After a little persuasion, I managed to get Damian, Gabriel & Ivan to check out Haji Lane located in Arab Street & explore dining within its relatively undiscovered gastronomical haven.
To me, Haji Lane is a getaway from the identical and extremely boring shopping centres that mushroomed all over Singapore. It offers a unique odd mix of rich Islamic historical with young funky street culture. Fortunately, most Singaporeans still prefer to shop within the comfortable air-conditioned environment hence free this enclave to the off the trail tourists and me. 🙂
We shopped around for a while before settling for this 2 storey shophouse restaurant named ‘Deli Moroccan’ along Bussorah Street.
Compared to the posh Turkish restaurant that is just directly cross the street , Deli Moroccan looked like a shabby rut. But having been seated by the ultra zesty waitress, we can only make our orders and pray for the best.
Alfresco dining along Bussorah Street offers a clear view of the historical Sultan Mosque also known as Masjid Sultan, the oldest mosque in Singapore. Fortunate for us, the evening was cool and breezy making it a really conducive for group dinner, date nights or simply friends chill out.
The Moroccan Mint Tea took a while to arrive in 2 of these mini silver pots with intricate markings. Mint leaves were placed within the glasses to enhance the flavor of the tea. Judging by the size of glasses, the tea is meant to be enjoyed in tiny sips. A guy can empty it in less than a mouthful.
The heat conducting metal pots need to be handled with care. The liquid within is scorching hot to effectively soak the mint leaves.
The color of the tea that eventually emerged is that of deep golden brown. Surprisingly, the tea tasted extremely sweet for mint leaves. A quick check on wiki confirmed our suspicion that tons of sugar has been added to suit local Singaporean preference. This is how authentic Moroccan Mint Tea is described:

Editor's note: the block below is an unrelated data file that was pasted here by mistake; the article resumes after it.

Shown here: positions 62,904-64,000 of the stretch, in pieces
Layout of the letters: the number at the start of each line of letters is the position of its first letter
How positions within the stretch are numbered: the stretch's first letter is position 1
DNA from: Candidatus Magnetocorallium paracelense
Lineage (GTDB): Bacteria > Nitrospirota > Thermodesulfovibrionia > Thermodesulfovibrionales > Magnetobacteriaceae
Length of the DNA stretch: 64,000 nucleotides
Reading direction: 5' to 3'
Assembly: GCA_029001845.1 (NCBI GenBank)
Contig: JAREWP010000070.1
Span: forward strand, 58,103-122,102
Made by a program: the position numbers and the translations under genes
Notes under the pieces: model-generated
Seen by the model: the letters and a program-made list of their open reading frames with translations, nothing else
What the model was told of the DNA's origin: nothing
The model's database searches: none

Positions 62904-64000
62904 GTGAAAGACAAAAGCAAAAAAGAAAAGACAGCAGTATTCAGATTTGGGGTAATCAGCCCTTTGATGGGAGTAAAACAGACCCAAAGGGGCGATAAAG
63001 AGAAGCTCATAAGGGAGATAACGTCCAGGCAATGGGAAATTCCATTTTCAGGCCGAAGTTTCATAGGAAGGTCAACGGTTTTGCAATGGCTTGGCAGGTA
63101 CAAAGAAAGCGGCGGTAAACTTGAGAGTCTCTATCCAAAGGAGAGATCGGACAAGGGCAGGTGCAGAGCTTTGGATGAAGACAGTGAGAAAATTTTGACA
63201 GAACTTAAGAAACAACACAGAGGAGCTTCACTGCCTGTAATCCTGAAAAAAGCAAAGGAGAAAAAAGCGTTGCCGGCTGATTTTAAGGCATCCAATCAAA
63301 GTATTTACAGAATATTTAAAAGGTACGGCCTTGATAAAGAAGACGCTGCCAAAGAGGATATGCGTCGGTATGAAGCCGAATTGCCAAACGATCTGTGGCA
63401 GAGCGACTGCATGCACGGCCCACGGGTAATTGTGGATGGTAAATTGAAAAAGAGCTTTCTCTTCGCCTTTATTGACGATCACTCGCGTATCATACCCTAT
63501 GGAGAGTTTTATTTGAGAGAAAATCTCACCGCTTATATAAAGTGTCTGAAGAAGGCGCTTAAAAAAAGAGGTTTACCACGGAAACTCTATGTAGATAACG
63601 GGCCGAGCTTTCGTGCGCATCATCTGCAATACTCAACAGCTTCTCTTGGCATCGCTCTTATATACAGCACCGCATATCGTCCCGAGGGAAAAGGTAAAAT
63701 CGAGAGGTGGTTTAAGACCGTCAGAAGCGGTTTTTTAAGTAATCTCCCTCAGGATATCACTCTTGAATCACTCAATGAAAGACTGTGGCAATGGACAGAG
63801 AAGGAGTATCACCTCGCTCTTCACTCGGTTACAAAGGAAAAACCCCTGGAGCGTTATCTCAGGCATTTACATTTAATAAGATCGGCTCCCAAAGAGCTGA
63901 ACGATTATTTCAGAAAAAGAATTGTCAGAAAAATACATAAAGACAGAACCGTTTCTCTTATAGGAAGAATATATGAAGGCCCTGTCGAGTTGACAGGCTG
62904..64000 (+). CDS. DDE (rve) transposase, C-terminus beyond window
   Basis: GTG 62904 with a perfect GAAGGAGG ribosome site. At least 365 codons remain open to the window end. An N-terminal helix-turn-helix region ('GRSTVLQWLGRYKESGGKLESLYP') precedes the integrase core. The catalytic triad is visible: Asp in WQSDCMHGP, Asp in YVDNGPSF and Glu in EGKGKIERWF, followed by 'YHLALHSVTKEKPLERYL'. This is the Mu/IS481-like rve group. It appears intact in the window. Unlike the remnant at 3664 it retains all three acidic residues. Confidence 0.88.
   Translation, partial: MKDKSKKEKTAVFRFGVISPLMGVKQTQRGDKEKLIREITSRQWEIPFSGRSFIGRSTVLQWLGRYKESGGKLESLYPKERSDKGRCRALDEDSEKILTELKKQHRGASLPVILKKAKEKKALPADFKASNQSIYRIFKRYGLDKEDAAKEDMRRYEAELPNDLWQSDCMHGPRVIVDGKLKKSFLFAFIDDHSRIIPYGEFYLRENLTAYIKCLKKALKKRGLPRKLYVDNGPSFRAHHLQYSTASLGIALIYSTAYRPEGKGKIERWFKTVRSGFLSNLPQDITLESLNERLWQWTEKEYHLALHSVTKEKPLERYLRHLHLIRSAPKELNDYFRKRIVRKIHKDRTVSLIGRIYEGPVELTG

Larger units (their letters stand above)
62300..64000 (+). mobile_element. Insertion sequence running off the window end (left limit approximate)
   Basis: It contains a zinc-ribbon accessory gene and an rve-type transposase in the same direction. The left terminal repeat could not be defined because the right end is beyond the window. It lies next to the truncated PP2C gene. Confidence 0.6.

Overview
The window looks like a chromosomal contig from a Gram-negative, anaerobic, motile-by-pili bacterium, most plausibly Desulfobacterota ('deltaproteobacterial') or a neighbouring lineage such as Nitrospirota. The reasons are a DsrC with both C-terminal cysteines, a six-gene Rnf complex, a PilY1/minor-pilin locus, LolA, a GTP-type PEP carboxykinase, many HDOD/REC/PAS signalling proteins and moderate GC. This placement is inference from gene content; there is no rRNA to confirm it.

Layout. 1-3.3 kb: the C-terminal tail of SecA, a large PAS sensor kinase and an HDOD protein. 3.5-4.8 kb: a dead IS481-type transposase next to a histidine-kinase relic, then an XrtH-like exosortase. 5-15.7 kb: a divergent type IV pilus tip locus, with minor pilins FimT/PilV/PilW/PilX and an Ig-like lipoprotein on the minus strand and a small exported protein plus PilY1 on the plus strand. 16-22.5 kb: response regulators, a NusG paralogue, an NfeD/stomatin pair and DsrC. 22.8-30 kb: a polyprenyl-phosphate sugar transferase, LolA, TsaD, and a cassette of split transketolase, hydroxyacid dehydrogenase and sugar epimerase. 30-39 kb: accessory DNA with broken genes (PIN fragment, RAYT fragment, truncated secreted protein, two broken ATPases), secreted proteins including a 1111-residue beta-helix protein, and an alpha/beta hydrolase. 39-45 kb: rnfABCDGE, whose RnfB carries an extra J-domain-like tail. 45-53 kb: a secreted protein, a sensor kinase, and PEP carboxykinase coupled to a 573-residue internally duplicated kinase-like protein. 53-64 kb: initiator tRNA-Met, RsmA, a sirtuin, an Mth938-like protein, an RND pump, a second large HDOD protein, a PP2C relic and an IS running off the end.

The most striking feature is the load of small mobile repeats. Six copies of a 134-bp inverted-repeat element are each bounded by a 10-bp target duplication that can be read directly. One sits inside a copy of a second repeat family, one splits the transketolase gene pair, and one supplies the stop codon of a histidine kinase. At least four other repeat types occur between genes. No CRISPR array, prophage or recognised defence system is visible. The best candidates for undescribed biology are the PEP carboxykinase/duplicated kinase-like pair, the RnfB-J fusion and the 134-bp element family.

The first glass is as bitter as life, the second glass is as strong as love, the third glass is as gentle as death.
Our lamb couscous with 7 vegetable ($16) came first. The sight was pleasing with our steamed couscous piled high with stewed meat and vegetables! Couscous looks like rice but is actually made of semolina. It doesn’t have much flavor on its own but it picks up the flavor of the other ingredients easily.
We applauded the treatment for the lamb. The meat did not have the usual gamey flavor or odor and is so well cooked that it offers a smooth & silky texture with every bite.
Next came the Chicken Tajine with Olives and Onions ($12). This tajines has been subjected to slow cooking at low temperatures hence producing tender chicken meat with aromatic vegetables and sauce. The stew is thick and rich in flavor but there is seriously an overdose of potatos. More chicken, less potato is preferred.
Moroccan Chicken & Lamb Skewers ($16) looks really close to our satay! Accompanied with fries and mayonnaise this dish hardly look moroccan. Despite its doubtful origins, the meat was roasted to perfection – great texture and flavorful. This is one of their must order!
The final dish on the table was Maklouba ($15) which literally means upside down! It is made with layers of chicken, sauté eggplant, onion and potatoes topped with yogurt and special sauce. The chicken is tasty but a little tough compared to the lamb. The yogurt is refreshing & we used it to accompany the meat & vegetables but we are not too sure if we are using it the intended manner. Aiya just eat lah 😛
The rice used is alot longer than the usual that we have at home or at Japanese restaurants. The rice is bland but it taste wonderful with the special red sauce that comes along with the dish…. it took us a while to realised that… argghhh..
Overall an adventurous & rewarding meal! Glad we took the plunge and went off the usual path. Here the full details of the restaurant:
Deli Moroccan Restaurant
30 Bussorah Street
Tel: 6298 0113
You may also like to check out my posts on other delicious food places here